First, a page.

As I write this, Mike Bohlman is at GenCon running playtests of what we’ve been working on bySwarm. Since most of you doubtless don’t know what I’m talking about, bySwarm is Mike Bohlman’s really cool project that I’m part of – the idea behind it is essentially cloud-sourcing a rolelpaying game and setting. During the first stage, various designers and writers proposed rpg settings and everyone rated them and then ultimately voted on them to see what we would go with. The second stage was choosing a system, whether we would adapt an existing system or build our own, and we ended up voting for adapting Pathfinder.
Stage three is where we are now, fleshing out the setting, which is the Dark Golden Age. We’ve been designing aspects of the setting, creating new races and feats, adapting the magic system for the special conditions in the Dark Golden Age, and other fun stuff.
The reason I bring all this up is that the playtests that Mike Bohlman has been running are essentially setting tests, and I haven’t really thought about that distinction before. We know that the system works – tens of thousands of people playtested Pathfinder, and I’ve played it, and there’s no question that it works. It’s incredibly easy to come up with feats and races and so on to add to the system as well, so that’s not a concern really. They key is really testing the setting itself.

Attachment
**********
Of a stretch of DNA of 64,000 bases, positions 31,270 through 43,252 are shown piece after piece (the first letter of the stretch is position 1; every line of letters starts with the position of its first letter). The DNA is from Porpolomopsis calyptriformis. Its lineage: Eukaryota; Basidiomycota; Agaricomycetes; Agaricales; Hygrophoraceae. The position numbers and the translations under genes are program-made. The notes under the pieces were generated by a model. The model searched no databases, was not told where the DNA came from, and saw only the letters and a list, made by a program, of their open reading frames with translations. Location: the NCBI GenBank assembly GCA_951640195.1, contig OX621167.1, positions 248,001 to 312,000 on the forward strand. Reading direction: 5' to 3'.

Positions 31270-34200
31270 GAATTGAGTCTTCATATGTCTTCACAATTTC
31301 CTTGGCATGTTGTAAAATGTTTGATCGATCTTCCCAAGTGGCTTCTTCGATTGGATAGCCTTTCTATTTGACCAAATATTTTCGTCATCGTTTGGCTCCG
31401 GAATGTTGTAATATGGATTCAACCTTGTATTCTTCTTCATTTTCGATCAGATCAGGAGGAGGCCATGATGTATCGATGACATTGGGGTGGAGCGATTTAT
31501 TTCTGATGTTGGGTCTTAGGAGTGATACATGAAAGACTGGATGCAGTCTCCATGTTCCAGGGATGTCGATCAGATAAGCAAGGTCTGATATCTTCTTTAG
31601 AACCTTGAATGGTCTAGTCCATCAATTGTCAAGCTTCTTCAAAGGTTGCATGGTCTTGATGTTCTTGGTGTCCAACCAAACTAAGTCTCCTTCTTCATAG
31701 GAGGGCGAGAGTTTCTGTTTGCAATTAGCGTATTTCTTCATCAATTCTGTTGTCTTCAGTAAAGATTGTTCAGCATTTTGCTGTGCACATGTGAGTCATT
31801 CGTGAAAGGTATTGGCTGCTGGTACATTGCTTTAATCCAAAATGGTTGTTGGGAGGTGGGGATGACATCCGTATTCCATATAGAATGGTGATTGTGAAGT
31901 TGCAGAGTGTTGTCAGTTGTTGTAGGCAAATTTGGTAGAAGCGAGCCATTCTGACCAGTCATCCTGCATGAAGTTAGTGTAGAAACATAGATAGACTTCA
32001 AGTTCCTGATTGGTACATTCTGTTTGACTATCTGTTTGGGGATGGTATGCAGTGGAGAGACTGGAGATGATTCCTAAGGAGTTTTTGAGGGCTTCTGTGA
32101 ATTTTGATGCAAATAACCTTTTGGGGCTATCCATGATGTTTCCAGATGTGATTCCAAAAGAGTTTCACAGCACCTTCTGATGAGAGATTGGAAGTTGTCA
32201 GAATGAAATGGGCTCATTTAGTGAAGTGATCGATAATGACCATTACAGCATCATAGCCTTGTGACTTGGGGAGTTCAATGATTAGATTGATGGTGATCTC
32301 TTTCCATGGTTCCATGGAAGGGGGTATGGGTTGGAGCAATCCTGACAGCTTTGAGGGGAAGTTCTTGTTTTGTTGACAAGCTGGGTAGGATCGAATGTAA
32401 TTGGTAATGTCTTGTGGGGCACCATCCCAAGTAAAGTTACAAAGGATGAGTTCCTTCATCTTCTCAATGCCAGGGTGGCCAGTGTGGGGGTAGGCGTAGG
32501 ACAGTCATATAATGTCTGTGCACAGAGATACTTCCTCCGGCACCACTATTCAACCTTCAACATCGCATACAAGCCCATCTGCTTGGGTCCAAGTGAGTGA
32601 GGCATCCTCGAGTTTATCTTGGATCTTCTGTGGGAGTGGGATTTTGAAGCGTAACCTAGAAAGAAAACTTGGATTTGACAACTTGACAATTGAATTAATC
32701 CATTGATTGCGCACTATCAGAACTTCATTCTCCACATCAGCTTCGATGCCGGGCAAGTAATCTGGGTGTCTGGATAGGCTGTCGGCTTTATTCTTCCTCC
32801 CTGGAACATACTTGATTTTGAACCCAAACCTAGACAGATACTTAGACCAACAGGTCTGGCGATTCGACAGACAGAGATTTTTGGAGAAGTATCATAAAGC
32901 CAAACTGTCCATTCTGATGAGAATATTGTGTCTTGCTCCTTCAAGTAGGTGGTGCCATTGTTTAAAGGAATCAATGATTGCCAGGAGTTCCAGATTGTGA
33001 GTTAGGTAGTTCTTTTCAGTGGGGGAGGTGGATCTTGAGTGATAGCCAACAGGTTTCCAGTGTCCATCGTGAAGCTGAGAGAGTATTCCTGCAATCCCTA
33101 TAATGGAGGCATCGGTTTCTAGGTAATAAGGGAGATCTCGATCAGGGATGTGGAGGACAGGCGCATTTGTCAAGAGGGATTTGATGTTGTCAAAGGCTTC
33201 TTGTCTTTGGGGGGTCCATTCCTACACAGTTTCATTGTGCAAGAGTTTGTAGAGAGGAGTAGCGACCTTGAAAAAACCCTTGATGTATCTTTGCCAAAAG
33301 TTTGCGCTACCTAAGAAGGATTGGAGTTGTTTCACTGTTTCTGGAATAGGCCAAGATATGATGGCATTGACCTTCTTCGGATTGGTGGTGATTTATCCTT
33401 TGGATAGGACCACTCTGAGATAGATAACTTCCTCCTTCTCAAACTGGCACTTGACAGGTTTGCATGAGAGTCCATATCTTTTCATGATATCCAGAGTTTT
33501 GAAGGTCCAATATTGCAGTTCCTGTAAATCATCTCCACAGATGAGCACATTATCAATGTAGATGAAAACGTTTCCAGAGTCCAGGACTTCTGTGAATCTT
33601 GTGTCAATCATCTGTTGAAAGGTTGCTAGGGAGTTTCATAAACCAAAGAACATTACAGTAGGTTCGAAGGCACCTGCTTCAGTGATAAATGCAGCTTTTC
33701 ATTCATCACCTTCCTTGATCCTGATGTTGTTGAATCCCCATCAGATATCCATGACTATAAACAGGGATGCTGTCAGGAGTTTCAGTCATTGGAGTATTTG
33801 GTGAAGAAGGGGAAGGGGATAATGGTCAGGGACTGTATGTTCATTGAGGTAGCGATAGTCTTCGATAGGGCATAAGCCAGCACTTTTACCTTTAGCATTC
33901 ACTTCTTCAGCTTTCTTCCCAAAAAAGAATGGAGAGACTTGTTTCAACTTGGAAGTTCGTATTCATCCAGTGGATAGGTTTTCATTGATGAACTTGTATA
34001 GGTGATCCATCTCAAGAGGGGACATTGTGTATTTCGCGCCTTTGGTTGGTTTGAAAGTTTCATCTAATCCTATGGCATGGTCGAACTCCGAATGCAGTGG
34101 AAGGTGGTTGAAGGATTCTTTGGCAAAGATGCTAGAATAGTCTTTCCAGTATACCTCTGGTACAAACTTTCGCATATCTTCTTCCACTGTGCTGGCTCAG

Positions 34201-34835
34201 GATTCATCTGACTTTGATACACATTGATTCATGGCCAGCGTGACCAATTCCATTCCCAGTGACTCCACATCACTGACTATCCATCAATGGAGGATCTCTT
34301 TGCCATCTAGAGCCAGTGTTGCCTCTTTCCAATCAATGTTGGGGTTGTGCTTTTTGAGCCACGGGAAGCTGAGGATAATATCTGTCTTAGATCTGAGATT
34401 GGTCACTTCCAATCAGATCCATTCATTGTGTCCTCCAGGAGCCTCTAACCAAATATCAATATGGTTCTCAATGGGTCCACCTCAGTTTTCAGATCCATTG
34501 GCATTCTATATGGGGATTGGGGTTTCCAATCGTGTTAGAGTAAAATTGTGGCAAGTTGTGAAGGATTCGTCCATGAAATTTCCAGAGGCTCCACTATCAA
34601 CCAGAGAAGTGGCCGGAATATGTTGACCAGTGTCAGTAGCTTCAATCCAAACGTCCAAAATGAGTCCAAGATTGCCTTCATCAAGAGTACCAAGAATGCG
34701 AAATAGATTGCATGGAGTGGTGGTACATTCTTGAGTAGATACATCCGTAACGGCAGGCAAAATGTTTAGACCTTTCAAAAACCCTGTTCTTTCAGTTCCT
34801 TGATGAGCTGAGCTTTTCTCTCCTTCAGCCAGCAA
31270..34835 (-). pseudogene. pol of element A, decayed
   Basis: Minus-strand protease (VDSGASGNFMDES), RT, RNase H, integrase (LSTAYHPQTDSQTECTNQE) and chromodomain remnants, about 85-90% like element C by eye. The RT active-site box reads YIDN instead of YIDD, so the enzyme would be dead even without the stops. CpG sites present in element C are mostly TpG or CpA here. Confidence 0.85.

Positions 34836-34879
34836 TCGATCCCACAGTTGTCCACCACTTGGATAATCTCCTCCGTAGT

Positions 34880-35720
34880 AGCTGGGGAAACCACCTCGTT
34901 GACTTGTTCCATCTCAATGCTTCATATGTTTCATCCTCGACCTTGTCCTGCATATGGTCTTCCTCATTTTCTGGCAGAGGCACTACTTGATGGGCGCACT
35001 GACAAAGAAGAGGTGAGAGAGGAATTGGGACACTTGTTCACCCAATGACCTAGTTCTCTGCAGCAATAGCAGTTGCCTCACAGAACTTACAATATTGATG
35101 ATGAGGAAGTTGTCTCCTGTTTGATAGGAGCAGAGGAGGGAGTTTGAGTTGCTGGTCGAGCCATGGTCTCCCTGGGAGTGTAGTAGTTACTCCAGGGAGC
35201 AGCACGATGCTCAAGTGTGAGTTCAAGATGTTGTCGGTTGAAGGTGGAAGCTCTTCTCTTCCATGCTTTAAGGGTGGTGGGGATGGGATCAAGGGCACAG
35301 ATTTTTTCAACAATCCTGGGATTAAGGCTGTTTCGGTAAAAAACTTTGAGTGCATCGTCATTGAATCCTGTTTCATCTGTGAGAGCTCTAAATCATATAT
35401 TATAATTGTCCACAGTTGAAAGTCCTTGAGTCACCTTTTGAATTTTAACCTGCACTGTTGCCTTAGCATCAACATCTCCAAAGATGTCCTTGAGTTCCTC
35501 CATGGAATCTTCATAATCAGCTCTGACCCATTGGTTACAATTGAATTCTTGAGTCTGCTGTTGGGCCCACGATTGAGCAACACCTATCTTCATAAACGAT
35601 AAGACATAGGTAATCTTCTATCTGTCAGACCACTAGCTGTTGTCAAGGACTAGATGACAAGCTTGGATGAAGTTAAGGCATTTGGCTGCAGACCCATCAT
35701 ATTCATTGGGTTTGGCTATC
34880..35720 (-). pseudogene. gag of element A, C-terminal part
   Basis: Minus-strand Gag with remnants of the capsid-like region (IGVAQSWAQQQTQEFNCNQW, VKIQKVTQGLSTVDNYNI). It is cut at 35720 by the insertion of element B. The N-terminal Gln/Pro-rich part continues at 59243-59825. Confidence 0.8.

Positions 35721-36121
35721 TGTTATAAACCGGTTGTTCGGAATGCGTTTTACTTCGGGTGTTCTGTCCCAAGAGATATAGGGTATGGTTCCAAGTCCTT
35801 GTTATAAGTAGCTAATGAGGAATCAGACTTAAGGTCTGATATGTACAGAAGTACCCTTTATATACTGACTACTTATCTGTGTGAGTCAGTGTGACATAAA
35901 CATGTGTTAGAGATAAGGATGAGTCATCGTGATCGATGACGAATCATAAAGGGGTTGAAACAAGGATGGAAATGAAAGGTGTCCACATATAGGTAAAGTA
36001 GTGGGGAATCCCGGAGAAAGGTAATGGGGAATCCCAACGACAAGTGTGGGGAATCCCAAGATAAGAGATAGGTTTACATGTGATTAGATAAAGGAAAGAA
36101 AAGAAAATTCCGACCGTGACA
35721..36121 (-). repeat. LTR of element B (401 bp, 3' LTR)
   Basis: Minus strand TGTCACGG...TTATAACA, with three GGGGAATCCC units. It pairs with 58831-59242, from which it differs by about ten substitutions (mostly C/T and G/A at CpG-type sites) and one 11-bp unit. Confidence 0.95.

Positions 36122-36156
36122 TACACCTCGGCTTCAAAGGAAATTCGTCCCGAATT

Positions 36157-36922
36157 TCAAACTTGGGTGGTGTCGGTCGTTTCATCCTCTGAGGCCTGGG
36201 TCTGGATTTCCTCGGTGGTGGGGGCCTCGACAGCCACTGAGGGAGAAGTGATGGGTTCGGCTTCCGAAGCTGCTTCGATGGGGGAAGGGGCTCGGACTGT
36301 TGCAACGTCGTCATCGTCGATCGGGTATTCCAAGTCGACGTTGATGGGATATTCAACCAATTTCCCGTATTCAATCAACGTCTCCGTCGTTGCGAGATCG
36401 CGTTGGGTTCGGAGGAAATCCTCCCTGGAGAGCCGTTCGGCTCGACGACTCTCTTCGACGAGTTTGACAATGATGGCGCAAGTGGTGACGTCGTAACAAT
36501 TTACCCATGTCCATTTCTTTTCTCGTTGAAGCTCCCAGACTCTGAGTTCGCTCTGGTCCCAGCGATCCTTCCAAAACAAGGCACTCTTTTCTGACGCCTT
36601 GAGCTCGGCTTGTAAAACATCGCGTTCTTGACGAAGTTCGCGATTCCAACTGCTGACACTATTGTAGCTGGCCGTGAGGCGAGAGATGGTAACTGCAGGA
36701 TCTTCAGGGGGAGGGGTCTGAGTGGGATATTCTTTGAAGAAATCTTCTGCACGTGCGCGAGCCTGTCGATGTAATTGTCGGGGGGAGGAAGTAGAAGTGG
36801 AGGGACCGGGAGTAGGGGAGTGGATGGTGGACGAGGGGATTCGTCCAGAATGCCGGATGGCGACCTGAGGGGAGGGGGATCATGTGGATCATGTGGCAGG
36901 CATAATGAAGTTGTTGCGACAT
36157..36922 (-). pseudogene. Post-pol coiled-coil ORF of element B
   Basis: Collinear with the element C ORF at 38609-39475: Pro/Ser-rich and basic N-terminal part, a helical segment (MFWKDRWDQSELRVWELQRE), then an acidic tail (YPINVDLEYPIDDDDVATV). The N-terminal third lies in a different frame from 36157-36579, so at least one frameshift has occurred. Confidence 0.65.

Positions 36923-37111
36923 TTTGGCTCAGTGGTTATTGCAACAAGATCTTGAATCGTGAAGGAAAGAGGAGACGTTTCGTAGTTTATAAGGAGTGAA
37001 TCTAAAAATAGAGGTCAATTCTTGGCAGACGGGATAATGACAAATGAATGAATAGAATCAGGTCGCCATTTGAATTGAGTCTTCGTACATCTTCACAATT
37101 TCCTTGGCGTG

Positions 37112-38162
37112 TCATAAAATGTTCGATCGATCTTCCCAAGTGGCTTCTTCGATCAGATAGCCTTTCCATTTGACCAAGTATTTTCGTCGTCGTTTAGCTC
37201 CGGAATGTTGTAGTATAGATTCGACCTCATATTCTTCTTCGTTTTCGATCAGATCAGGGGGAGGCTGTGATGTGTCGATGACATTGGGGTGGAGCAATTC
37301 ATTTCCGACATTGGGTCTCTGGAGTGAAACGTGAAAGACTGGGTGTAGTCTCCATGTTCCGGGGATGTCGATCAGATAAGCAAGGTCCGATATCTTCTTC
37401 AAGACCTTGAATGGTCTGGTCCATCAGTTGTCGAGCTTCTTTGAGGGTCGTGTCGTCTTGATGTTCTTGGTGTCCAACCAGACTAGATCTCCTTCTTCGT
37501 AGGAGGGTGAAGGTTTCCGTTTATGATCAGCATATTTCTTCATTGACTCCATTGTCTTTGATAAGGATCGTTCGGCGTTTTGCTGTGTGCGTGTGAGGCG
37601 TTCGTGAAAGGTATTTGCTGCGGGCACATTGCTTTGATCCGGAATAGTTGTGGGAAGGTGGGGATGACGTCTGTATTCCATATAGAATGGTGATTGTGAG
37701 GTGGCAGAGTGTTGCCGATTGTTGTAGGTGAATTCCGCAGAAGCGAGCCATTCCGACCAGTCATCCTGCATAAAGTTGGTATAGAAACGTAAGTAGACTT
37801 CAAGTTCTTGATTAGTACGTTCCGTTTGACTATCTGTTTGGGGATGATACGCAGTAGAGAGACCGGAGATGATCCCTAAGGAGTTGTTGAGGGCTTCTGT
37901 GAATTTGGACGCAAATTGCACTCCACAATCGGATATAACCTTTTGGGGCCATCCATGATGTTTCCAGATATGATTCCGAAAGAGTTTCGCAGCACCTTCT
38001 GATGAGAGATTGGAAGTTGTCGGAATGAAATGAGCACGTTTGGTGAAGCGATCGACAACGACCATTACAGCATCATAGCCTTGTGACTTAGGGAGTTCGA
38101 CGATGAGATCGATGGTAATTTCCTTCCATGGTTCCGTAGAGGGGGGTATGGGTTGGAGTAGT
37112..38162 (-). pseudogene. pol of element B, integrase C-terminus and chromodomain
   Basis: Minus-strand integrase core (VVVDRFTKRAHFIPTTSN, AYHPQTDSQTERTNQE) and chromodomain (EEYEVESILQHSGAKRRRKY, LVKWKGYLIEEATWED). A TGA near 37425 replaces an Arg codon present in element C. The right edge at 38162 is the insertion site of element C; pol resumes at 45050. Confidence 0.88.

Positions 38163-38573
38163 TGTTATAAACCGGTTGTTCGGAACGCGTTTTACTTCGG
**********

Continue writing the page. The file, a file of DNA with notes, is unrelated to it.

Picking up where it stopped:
I’m thinking about what one would do in order to test a setting rather than a system, and I definitely want to talk to Mike about it after he’s recovered from GenCon. It’s one thing to have an interesting setting, the way a novel might – it’s another thing to be able to specifically highlight that setting as part of a game. No one reads those DM handouts about setting, in my experience, so if you want something to stand out as part of the setting, you have to tie it into the scenario you are running.
This is of interest to me not only because I am a bySwarm contributor, but also because games like Heroes of Karia that I am working on are in a large part setting-driven. It isn’t enough to have a cool setting. You have to find a way to have cool setting elements come up in every single session – most importantly in a convention demo that is supposed to be showcasing a new setting.
As a concluding note, if you want experience working on a collaborative rpg project; if you want to be a published rpg writer and designer someday, come over to bySwarm, read up on where we are right now with the Dark Golden Age rules and setting, and be a contributor!